RICHMOND, Va. - Human trafficking is a growing problem in Virginia, according to Chief Deputy Attorney General Cynthia Hudson.
"It's more than an emerging trend, it's actively happening," she said.
Nearly 100 police officers, sheriff's deputies and prosecutors from as far away as Washington D.C. and Maryland are taking part in a week-long conference in Richmond to combat the issue.
"We certainly want the law enforcement officials, who are our front-line defense against crime in all respects to be as educated about it as possible," Hudson said. "To know it when they see it and to realize the very grave consequences of it."
Conference coordinator and Assistant Attorney General Erin Kulpa said fighting this crime requires a community effort.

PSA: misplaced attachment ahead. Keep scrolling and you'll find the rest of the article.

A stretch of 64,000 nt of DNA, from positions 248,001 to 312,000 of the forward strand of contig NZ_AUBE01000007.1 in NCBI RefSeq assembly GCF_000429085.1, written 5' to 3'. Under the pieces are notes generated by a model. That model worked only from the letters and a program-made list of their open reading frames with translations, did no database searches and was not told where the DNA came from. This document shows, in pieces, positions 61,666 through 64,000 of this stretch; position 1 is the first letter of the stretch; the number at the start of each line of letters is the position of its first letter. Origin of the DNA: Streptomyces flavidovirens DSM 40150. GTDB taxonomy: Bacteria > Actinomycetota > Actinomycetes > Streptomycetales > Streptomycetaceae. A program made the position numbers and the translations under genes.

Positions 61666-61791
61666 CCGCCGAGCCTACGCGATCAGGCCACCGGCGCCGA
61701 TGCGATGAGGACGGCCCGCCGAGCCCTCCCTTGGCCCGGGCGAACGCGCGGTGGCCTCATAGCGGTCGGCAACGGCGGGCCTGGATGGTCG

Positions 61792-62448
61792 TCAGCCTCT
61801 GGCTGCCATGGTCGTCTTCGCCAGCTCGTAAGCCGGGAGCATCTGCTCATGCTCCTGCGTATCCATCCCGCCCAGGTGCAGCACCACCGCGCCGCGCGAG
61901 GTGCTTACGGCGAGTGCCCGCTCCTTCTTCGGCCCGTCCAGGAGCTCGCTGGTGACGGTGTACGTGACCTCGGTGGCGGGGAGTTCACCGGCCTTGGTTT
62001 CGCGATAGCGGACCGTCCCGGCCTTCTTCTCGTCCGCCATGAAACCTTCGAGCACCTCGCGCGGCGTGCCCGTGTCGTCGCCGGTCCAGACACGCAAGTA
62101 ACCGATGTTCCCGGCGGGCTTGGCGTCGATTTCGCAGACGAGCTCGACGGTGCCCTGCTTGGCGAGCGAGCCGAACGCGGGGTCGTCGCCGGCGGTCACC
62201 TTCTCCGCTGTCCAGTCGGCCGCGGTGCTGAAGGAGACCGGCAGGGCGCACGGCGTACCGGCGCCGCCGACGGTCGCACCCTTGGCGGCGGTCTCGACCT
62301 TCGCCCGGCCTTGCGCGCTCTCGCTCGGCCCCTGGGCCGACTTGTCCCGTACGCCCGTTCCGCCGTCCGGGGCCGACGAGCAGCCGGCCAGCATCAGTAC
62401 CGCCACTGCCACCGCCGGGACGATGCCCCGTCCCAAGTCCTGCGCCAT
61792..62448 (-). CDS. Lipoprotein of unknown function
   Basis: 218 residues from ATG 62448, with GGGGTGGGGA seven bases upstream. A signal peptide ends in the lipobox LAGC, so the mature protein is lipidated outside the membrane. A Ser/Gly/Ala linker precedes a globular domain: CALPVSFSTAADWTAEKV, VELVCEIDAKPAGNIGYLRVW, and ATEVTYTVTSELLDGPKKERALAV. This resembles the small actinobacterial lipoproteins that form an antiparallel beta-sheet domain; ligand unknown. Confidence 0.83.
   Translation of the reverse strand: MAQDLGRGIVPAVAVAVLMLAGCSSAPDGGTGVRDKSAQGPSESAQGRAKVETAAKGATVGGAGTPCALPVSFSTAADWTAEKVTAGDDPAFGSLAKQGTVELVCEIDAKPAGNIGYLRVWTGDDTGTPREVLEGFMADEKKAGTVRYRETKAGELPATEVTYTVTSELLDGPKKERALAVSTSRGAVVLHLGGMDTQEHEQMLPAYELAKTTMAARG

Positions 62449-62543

"We [Virginia] rank sixth in the country in terms of the number of calls that come in and that definitely outpaces the demographic of the state," Kulpa said. "We certainly aren't sixth in terms of population."
Predators prey on the vulnerable, according to Kulpa.
"There's no ethnic background, there's no demographic," Kulpa said. "We have victims all across the spectrum."
There is a plan in place to identify, investigate and hold accountable those involved in what's referred to as "modern day slavery."
"It won't be tolerated," Hudson said. "We will prosecute it vigorously and put the criminals responsible for it in jail."
Tuesday's conference was one of nearly 50 held over the past two and a half years. Organizers said it was part of the ongoing effort to end what has become one of the fastest growing crimes.